The six young Hmong girls dance as one, their movements fluid and graceful. Their costumes glimmer in the light, adorned with items not available in their tribal villages of Laos. The perimeter of the stage is crowded with well-behaved Hmong children. Their eyes focus on each of the performers as they catch a fleeting glimpse of their heritage on this cold November day.
The girls are performing at the Hmong New Year's celebration in Denver. As the evening progresses, cultural performances give way to a Hmong rock band. The composition of the audience changes rapidly. Most of the families leave. Hundreds of young people, aged fourteen to twenty-five, pour into the auditorium. There is a strong police presence to prevent gang fights, and the youth are screened for weapons with handheld metal detectors. As a Hmong teenager pushes through the doors, a police officer tells him he missed an excellent cultural show. "That stuff is for the old people," sniffs the boy. "That's their world, not ours."
The young Hmong spread out around the perimeter of the auditorium. They act hip and speak to each other in "Hmonglish," a combination of Hmong, English, and slang. A few of the elders remain, looking on in dismay, disappointment, and confusion. In addition to celebrating the New Year, they are witnessing the erosion and prospective elimination of their culture in the United States.
The Hmong are a Laotian hill tribe. Their culture dates back over three thousand years to China. For centuries, Hmong kingdoms and independent settlements fought with China's armies to maintain their independence. Finally they were defeated by numerically superior forces. Survivors fled to the mountainous regions in southwest China, where many still live today. The Hmong began migrating into Laos and Vietnam between 1810 and 1820.
Their mountainous villages were small, made up of fifteen to twenty homes built from lumber or bamboo with dirt floors and thatched roofs. The Hmong practiced slash-and-burn agriculture. They took pride in their complete self-sufficiency, growing their own food, tea, and tobacco. They also grew cotton, which they spun and wove for clothing, and raised chickens and pigs. The jungle provided wild game, fruits, edible plants, and building materials.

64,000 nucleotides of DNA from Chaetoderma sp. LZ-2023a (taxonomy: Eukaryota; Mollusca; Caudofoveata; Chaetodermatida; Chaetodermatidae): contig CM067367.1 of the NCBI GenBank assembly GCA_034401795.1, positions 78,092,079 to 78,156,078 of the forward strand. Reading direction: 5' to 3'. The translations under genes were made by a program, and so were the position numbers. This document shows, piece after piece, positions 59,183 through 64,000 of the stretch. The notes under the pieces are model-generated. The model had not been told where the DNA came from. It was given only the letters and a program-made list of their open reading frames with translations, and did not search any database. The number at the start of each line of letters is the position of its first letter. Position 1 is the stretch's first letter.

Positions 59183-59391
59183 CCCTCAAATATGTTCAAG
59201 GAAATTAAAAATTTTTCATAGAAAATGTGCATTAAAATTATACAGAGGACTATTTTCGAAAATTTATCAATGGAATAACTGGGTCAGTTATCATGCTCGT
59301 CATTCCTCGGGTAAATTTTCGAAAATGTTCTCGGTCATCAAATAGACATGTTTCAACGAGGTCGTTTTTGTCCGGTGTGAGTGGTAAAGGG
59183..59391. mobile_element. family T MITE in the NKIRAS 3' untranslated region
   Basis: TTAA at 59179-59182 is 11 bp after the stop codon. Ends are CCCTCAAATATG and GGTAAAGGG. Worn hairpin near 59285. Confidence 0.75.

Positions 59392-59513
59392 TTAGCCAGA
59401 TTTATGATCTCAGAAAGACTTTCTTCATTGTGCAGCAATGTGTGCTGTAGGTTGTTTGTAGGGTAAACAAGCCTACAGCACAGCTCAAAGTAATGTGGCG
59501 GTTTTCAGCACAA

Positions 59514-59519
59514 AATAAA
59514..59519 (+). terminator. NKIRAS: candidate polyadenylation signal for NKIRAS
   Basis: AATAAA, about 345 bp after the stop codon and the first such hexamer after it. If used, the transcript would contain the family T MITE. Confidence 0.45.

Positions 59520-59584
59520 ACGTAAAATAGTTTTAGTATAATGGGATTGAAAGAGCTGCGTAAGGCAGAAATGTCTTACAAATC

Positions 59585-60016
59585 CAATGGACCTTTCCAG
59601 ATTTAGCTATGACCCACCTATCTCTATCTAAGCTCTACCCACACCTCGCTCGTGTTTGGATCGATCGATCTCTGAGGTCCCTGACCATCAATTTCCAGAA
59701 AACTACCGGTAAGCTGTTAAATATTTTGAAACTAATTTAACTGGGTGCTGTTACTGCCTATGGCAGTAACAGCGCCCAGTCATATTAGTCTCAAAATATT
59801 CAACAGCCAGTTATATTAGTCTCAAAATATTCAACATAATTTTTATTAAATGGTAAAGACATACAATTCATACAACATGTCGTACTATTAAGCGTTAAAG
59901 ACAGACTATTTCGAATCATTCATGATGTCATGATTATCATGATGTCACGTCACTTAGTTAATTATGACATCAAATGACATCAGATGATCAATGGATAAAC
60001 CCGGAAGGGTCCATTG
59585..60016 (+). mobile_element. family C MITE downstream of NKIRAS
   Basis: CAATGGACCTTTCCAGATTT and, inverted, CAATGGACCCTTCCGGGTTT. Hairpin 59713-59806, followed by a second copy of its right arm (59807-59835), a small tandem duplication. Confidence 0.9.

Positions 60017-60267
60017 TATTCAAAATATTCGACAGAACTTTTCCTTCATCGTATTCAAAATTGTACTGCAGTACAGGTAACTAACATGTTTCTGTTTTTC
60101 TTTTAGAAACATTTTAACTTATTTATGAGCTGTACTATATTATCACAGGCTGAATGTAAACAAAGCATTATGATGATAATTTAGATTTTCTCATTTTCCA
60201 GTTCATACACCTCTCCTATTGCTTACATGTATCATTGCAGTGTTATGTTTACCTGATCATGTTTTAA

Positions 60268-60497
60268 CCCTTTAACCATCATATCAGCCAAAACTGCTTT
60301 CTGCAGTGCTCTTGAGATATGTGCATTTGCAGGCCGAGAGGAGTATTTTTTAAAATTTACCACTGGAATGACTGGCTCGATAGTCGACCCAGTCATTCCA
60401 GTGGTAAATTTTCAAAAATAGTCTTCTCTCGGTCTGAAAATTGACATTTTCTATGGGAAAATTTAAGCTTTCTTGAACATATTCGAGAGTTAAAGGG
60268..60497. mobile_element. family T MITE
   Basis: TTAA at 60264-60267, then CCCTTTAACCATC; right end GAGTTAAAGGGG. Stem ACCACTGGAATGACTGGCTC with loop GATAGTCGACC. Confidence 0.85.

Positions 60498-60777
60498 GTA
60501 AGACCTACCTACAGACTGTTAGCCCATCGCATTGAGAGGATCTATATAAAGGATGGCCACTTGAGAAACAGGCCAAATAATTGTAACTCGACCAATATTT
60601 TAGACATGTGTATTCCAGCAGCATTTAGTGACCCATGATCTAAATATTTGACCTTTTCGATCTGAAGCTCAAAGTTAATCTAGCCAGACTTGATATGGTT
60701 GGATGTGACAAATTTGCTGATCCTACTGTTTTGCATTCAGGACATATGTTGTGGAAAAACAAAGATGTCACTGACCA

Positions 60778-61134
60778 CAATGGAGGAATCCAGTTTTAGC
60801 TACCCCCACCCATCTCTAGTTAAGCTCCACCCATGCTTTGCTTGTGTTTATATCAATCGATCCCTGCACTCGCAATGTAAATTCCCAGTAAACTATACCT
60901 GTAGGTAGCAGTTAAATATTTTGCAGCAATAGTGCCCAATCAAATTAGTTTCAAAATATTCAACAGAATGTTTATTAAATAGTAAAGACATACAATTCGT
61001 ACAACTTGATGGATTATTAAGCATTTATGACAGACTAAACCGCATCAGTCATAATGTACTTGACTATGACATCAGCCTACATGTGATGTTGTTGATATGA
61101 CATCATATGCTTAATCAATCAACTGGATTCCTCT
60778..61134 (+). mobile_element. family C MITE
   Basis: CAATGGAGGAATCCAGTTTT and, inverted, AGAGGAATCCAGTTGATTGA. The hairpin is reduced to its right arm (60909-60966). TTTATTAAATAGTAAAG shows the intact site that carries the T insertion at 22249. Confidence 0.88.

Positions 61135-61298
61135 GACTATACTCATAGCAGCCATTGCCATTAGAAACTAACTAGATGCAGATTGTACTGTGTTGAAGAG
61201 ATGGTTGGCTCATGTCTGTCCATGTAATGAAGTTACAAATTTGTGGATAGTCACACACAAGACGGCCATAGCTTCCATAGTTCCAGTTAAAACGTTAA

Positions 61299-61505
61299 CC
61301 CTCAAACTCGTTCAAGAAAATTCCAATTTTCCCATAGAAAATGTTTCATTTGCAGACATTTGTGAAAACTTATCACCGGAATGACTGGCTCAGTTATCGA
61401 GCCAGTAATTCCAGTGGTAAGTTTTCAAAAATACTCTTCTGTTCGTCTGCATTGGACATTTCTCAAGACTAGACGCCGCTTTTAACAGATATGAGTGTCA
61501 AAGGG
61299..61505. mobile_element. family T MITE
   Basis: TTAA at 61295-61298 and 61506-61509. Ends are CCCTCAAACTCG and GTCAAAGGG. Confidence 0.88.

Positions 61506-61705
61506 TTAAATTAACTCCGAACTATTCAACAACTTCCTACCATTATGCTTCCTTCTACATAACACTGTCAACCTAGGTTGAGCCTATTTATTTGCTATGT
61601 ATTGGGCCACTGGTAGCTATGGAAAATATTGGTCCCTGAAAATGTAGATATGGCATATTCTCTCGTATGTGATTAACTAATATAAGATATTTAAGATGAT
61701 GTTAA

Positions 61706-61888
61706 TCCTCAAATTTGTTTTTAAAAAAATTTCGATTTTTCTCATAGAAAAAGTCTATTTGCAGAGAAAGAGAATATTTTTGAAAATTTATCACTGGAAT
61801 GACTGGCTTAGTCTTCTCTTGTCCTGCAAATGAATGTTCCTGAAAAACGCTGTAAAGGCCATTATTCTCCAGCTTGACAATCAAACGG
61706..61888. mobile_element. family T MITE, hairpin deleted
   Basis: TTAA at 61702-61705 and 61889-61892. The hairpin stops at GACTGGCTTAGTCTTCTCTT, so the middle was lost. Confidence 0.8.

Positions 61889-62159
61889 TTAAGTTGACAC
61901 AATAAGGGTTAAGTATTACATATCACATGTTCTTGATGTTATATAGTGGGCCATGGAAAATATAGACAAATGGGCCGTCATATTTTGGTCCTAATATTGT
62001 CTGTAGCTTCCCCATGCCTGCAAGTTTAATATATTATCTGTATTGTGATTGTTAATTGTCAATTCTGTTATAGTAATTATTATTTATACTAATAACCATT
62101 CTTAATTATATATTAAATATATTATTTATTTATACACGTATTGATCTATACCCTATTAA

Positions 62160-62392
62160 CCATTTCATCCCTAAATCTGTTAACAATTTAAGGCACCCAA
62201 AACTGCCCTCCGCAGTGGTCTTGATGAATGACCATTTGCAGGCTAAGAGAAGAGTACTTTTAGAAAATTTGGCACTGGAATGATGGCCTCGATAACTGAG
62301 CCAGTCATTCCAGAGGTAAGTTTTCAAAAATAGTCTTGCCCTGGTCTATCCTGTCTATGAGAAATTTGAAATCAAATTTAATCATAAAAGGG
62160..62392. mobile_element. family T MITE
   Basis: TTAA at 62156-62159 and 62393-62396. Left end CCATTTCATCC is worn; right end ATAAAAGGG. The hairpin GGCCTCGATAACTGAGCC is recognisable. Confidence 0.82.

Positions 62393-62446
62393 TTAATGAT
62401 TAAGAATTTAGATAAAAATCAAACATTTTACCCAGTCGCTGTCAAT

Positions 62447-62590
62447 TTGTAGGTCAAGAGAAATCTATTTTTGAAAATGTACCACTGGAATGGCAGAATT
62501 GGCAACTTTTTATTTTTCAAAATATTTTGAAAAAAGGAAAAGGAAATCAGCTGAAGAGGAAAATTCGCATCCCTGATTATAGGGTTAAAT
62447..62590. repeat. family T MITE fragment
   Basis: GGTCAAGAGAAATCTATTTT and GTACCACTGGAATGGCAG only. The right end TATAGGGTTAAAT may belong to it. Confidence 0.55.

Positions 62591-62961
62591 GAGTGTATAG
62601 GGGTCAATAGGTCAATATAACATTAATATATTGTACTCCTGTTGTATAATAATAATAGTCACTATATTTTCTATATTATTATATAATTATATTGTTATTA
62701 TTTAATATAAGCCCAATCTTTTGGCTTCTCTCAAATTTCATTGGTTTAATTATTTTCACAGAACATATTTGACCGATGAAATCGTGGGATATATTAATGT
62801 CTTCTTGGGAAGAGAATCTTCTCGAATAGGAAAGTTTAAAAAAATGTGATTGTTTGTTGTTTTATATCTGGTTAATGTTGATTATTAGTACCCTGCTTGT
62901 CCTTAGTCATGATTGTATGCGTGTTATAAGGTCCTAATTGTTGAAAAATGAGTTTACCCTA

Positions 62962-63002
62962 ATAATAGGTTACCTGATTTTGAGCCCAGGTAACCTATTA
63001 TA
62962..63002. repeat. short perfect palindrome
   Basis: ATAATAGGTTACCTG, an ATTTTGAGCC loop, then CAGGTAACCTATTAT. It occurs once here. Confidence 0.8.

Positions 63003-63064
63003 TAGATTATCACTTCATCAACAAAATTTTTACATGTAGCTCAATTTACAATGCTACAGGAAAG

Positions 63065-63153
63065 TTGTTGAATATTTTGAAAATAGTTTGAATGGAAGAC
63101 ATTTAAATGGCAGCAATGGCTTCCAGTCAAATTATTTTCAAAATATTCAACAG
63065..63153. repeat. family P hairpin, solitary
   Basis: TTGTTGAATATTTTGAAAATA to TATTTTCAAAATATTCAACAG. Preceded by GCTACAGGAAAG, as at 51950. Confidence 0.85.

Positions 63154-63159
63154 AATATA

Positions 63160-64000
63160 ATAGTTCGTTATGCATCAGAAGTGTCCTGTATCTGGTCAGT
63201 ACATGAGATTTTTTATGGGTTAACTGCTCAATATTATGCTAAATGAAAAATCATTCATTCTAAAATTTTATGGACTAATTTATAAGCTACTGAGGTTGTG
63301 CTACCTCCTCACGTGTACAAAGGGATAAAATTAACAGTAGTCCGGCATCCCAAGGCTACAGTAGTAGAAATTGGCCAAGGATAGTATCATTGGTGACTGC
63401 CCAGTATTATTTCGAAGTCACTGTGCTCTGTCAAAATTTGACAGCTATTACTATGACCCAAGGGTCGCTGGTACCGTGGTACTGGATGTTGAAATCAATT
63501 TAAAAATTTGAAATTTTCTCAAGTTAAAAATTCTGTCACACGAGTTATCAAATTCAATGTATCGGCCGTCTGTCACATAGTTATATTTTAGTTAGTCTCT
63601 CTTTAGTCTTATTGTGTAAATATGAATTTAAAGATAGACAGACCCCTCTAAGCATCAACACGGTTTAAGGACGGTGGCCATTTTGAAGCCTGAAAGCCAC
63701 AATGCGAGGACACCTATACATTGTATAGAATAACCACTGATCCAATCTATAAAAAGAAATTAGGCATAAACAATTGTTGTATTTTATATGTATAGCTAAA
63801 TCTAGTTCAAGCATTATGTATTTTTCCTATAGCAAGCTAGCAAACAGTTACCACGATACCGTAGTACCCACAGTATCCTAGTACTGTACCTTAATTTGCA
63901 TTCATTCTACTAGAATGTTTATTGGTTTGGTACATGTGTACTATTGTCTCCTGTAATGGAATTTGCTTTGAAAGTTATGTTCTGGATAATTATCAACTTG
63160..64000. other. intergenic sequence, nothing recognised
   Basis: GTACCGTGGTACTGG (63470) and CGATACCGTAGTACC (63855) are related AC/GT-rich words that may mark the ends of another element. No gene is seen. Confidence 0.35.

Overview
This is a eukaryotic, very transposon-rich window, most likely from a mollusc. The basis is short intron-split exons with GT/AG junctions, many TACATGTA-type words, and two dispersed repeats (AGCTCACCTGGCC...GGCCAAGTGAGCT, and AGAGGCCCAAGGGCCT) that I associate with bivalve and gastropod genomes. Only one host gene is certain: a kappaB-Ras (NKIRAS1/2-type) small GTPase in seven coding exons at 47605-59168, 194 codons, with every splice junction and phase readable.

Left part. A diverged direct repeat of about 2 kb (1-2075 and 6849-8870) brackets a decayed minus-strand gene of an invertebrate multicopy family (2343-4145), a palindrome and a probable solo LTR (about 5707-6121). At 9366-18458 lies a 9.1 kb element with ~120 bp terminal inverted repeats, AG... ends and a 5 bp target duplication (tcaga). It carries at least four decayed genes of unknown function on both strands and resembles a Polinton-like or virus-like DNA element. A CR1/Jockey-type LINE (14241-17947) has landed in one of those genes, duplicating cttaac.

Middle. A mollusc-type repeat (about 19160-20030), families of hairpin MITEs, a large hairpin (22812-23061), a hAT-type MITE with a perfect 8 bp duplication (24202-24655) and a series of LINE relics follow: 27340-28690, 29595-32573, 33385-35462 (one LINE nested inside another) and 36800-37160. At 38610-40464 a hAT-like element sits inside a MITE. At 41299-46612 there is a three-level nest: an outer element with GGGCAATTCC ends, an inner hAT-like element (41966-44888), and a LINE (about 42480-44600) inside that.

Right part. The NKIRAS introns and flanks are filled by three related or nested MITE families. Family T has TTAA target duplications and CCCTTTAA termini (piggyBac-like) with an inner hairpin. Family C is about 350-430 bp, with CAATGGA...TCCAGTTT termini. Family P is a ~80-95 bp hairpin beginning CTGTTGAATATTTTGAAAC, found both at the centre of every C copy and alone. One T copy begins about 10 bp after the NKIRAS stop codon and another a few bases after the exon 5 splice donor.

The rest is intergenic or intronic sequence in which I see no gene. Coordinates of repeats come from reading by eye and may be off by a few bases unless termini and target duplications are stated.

The Hmong had few laws: They didn't need any. The cohesive environment of small, loosely related villages, combined with the fear of gossip, shame, and ancestor spirits, safeguarded the codes of conduct. All the villagers knew their roles, which were clearly defined. Maladjusted teenagers and crime were virtually nonexistent.
Clan and family ties remain the foundation of Hmong culture. Every individual is held in a cocoon of kinship and clan connections from birth until death. The eighteen primary Hmong clans provide the family name for each respective clan member. Each clan name is listed first for males (Yang Dao) and last for females (Sarah Yang). The clan is further subdivided into subclans and lineages.
In the village, the household was the most significant social and economic unit. It comprised a man, his wife or wives, their unmarried children, and elderly relatives of the male lineage. Upon marriage, daughters left the household while sons remained, bringing their wives to live with them. Enculturation, the process of transmitting culture to the next generation, was very important. Everyone in the household participated in teaching the children. In this enclosed community, cultural continuity and the acceptance of norms were secure inevitabilities.
Culture in shock
Between 1960 and 1975, the U.S. Central Intelligence Agency recruited the Hmong to fight communism during the Secret War in Laos. The objective of their involvement was to stop communist expansion and take pressure off U.S. troops in South Vietnam. After the American withdrawal from Southeast Asia, the Hmong were slaughtered by communist Pathet Lao and Vietnamese forces. …